DreamHost's DreamCompute is a public cloud computing service that provides scalable compute resources for developers and entrepreneurs. DreamCompute users select the amount of compute resources and storage resources needed and define their own virtual networks. DreamCompute is powered by OpenStack, Ceph and Akanda and designed for scalability, resiliency, and security.
DreamCompute provides virtual servers through the use of the KVM hypervisor. Virtual machines (VMs) can be started by creating an Instance using the DreamCompute dashboard.
Networking services for DreamCompute are delivered through OpenStack's Neutron service, coupled with VMWare's NSX (Network Virtualization Platform), and DreamHost's own Akanda project.
The DreamCompute dashboard is built with OpenStack's Horizon project. The dashboard provides a user interface for interacting with DreamCompute's three main services: Compute, Networking, and Storage. Functions such as launching an instance, creating storage volumes, and configuring a virtual network, as well as creating and managing snapshots of both a running instance and storage volumes, are done in the dashboard.
DreamCompute leverages OpenStack APIs for system automation.

DreamObjects

DreamHost’s DreamObjects is a cloud storage service powered by Ceph. Ceph’s distributed object storage system allows for storing DreamObjects’ data on multiple disks across multiple servers for high fault-tolerance. DreamObjects users store any kind of data (developer content, video, music, etc.) and make it accessible from anywhere in the cloud. Because data is redundantly stored across multiple locations, a fault in any part of the redundant system – such as the loss of a server – will go unnoticed by users, as a user’s data remains available and accessible. Commonly used by developers needing object storage to augment or replace S3 or Swift functionally via API, DreamObjects will scale to let a user store any capacity of data. DreamObjects costs are usage based, with no costs upfront.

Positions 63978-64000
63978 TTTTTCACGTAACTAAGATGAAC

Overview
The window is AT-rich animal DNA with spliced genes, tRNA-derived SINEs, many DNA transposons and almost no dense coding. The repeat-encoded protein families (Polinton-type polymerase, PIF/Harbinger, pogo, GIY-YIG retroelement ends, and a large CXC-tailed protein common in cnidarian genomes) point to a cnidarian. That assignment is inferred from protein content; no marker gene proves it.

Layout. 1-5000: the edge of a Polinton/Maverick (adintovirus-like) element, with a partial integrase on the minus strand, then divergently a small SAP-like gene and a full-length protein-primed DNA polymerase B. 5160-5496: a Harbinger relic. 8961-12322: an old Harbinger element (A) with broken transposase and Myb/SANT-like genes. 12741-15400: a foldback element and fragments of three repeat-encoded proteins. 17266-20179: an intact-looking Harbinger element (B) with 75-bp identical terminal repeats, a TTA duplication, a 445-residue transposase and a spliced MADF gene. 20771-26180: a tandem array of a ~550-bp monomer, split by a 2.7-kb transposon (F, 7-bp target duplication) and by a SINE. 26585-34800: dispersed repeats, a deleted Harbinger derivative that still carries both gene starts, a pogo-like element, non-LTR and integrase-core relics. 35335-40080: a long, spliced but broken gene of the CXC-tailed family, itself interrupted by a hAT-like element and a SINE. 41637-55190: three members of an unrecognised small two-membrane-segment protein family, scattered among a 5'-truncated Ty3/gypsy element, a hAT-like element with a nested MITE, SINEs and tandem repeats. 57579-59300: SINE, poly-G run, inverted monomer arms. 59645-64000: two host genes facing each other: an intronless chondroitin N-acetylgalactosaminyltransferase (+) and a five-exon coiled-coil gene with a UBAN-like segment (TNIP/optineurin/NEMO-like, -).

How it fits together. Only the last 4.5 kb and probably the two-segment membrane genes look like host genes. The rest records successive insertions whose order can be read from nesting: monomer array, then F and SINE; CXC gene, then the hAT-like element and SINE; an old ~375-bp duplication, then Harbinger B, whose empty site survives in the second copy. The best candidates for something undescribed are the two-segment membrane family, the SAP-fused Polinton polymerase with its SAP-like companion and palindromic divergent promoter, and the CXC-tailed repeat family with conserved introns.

DreamPress

DreamPress is DreamHost’s managed WordPress hosting offering that features WordPress-optimized servers and support for novice and advanced WordPress users. In May 2015, DreamHost released DreamPress 2, featuring the deployment of high-speed Solid State Drives. [21]

Involvement with OpenStack

DreamHost has been heavily involved throughout the evolution of OpenStack, contributing developers and engineers to the project beginning in early 2011.[22] DreamHost development team members have been leaders on a number of major OpenStack projects, and have over 1,200 code commits changing over 128,000 lines of OpenStack code.[23] DreamHost CEO Simon Anderson has been on OpenStack’s Board of Directors since the OpenStack Foundation’s inception. In January 2015, DreamHost was elected by Gold members of the OpenStack Foundation to represent for a third consecutive year.[24]

Inktank

In May 2012, DreamHost spun off Inktank.[5] Inktank is a professional services and support company for the open-source Ceph storage system.[6] Inktank was acquired by Red Hat in April 2014 for $175 million. [25]

Akanda

In November 2014, DreamHost spun off Akanda, an open source network virtualization solution for OpenStack clouds. [26]
2008-01-18.